by Geoffrey Smith
The European Central Bank (ECB) faces a test of nerves this week as its policy-making council meets for the second time this year.
President Mario Draghi and his team are trying to exit a course of extraordinarily loose monetary policy, needed to keep the single currency project together over the last 10 years. But the ECB is now under pressure to do something to revive flagging growth.
Both the German and Italian economies—which account for over 40% of eurozone GDP—are stagnating. The weakness of the German export powerhouse, the region’s bright spot for most of the last decade, is a particular concern, given the fragility of other sources of growth. Ifo’s business climate index, a closely-watched measure of confidence and activity, hit its lowest level since 2014 in February.
“The ECB will have to balance between pre-emptive action, which could be perceived as panic, and a relaxed wait-and-see attitude, which could be perceived as complacency,” according to ING analyst Carsten Brzeski.
Arguably, there are enough glimmers of hope in recent developments to suggest that the worst risks to the economy may not materialize. First, the threat of a chaotic ‘no-deal’ Brexit—which has played a big role in the sharp drop in eurozone business confidence—has receded, as both of the U.K.’s major parties have shifted their stances to accommodate more centrist and business opinion.
Second, the risk of an escalation in the U.S.’s trade war with China is also abating, with the Wall Street Journal reporting at the weekend that the two sides are closing in on a deal that would result in lower bilateral tariffs and enhanced U.S. access to the Chinese market.
Even so, the minutes of the bank’s last meeting said some policymakers saw it as an “urgent” priority to prepare new operations.
Various officials have flagged that the likeliest course of action will be a new round of long-term loans to banks, known as long-term refinancing operations or LTROs, that will anchor euro interest rates, and ensure enough excess euro liquidity to stop the euro rising in the foreign exchange markets. Whether or not they’ll be ‘targeted’ LTROs, meaning tied to banks’ lending activity like the ones they’ll replace, isn’t clear (ING’s Brzeski says it’s not important anyway).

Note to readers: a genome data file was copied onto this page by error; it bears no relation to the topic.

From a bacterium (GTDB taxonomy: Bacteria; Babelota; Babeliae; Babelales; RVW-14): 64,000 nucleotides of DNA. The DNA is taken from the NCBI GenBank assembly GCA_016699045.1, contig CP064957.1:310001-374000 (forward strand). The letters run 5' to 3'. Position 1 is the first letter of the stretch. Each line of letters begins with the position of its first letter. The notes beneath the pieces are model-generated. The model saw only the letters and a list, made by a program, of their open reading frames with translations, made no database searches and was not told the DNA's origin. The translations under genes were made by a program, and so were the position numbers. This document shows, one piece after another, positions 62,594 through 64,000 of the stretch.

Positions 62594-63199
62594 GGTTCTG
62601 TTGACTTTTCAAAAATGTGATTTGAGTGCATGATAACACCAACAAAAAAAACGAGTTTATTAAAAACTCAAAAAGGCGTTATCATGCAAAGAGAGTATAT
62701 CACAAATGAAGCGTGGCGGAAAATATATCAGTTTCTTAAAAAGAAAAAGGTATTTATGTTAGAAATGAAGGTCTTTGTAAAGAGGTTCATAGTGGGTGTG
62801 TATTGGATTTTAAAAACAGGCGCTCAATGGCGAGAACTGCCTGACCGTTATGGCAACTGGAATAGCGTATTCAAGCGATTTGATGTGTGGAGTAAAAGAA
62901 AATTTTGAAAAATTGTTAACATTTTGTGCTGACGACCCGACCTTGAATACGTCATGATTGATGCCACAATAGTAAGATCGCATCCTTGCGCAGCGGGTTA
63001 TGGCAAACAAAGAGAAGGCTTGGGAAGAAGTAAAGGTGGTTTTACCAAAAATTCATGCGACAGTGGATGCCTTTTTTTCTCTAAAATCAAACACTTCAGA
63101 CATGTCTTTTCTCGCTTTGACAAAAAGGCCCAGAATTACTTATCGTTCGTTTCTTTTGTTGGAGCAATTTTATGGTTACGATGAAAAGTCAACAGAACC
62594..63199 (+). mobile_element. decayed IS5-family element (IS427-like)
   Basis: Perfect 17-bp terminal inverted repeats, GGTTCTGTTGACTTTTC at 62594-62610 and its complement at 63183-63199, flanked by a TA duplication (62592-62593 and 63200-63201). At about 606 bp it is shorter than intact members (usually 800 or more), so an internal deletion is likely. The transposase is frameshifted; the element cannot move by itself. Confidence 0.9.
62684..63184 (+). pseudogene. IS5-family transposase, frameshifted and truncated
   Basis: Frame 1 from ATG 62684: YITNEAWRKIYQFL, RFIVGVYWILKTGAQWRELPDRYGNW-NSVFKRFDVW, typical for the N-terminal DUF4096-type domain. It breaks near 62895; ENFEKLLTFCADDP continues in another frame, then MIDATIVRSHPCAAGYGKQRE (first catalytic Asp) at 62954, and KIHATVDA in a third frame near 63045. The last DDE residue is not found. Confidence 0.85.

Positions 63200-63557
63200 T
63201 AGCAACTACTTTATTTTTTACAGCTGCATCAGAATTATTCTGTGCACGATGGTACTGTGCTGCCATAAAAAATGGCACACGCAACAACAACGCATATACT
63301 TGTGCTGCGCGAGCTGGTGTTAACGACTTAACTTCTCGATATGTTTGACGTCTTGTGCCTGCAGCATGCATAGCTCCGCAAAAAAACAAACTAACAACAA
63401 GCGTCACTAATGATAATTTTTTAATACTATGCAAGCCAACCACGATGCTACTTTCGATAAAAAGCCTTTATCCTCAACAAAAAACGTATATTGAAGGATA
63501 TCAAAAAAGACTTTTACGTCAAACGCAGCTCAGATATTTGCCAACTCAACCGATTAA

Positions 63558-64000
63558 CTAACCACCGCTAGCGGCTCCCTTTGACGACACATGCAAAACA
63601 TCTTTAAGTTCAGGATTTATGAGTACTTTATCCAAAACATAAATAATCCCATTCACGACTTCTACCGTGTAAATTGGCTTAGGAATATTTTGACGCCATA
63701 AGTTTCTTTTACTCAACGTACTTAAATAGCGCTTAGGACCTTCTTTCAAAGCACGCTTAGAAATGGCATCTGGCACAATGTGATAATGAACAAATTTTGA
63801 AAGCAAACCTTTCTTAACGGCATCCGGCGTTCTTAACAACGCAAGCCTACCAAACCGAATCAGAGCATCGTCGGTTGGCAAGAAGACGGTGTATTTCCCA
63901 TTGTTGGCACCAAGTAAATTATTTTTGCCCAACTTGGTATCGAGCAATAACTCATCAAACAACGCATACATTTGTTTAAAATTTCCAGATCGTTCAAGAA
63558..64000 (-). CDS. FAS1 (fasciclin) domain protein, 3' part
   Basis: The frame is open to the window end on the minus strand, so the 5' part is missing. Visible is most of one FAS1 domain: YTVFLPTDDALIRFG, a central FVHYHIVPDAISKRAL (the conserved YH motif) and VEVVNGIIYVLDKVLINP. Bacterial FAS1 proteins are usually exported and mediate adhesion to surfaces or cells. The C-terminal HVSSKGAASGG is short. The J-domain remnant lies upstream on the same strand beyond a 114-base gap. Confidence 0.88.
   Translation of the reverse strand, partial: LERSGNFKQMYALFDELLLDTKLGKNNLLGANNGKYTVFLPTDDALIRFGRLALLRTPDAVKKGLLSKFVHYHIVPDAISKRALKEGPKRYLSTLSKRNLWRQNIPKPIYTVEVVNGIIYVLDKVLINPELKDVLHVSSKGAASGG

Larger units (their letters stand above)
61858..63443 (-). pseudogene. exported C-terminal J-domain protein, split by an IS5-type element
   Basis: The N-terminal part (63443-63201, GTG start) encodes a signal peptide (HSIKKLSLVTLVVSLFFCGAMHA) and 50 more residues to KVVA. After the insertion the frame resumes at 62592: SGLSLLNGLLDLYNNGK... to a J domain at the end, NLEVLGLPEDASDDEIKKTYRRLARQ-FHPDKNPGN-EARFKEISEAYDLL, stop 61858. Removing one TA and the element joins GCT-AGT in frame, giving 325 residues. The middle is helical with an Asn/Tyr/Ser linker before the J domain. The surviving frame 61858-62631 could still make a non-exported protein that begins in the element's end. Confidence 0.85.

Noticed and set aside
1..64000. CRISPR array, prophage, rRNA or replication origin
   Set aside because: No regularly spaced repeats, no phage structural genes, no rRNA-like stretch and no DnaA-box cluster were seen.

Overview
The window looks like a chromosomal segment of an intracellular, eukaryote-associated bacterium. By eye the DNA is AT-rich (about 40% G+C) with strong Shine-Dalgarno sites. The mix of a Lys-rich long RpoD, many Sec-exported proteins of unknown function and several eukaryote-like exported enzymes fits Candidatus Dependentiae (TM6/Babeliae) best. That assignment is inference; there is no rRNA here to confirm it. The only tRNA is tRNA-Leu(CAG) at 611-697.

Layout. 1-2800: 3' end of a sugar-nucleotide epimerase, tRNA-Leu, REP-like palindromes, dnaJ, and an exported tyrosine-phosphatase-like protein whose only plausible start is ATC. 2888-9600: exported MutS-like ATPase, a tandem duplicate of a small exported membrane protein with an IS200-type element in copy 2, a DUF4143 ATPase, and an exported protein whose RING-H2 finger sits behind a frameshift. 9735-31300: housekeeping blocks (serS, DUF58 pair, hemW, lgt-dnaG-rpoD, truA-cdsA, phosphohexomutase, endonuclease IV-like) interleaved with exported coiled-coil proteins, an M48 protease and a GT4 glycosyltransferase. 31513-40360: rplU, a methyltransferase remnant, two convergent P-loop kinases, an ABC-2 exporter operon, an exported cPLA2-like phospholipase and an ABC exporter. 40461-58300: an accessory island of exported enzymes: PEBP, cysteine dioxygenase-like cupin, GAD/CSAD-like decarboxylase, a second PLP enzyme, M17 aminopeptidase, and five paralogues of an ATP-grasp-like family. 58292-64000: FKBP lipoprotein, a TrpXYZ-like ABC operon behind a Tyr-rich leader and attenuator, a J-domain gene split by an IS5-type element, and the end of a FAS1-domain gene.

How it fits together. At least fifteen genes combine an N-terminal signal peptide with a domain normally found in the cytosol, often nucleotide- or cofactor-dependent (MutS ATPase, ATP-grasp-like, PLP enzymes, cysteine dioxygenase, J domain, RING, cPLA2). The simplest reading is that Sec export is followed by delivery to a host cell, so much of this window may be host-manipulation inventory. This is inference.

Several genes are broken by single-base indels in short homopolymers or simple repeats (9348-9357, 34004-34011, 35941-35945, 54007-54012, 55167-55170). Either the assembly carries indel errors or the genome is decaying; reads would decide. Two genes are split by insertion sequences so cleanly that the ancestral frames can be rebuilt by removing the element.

But the ECB could conceivably restrict itself this week to just preparing the groundwork for such an operation, rather than actually pulling the trigger, according to a survey of economists by Bloomberg. Analysts at Nordea Markets say the details of any future LTRO will depend on what signal the ECB wants to send. It could anchor market rates for as long as four years by offering the new loans at a fixed rate, or it could leave the door open for an earlier move to a tighter policy stance by making the new loans float in line with its benchmark refinancing rate, which has been at 0% since 2016.
Past experience suggests the latter is more likely, as it doesn’t tie the central bank’s hands so tightly for the future. That’s important, given that the bank is due to get a new president in November.
German central bank chief Jens Weidmann is trying to pre-empt any undue generosity. At a press conference last week, he was quoted by Dow Jones as saying that a fixed-rate tender could impair monetary policy, while a long maturity could mess up the bank’s forward guidance, the bank’s most sensitive policy tool now that it has stopped its net asset purchases.
“The ECB is probably not willing to make the terms of its new liquidity operations so attractive that they would lead to an actual increase in excess liquidity,” Nordea’s Jan van Gerich said. For that reason, he and his colleagues say it’s “hard to imagine a much weaker euro” when the ECB finally acts.
Part of its reluctance is due to the likelihood that demand for any new LTRO will be concentrated among Spanish and Italian banks. That once again exposes awkward truths about their ability to survive without the ECB’s life support—six years after the worst of the euro crisis and four years after the ECB became the eurozone’s top bank supervisor. According to Moody’s Investor Service, ECB money funds 6% of Spanish and Italian banking system assets.
Regulation approved as part of the so-called Basel III accords after the 2008 financial crisis requires banks to have minimum levels of funding lasting over 12 months, the so-called Net Stable Funding Ratio (NSFR). As the remaining maturity of outstanding ECB LTROs falls below 12 months later this year, banks will no longer be able to count them in meeting their NSFR requirements.
“The question of whether institutions to meet their regulatory obligations should play no role in our monetary policy decisions,” Weidmann said. His French counterpart Francois Villeroy de Galhau has also said much the same thing.
Objections from those two alone are probably enough to stop decisive action this week. As a result, it will once again come down to Mr. Draghi’s communication skills to convince markets that the ECB is serious about supporting growth even while it does nothing. Anything less could result in a fresh sell-off in Spanish and Italian bank debt and equity, and wider credit spreads—the “unwarranted tightening” of conditions that the ECB wants to avoid at all costs.
It’s a familiar balancing act but, with the eurozone fast running out of steam, the stakes are higher now than they have been for some time.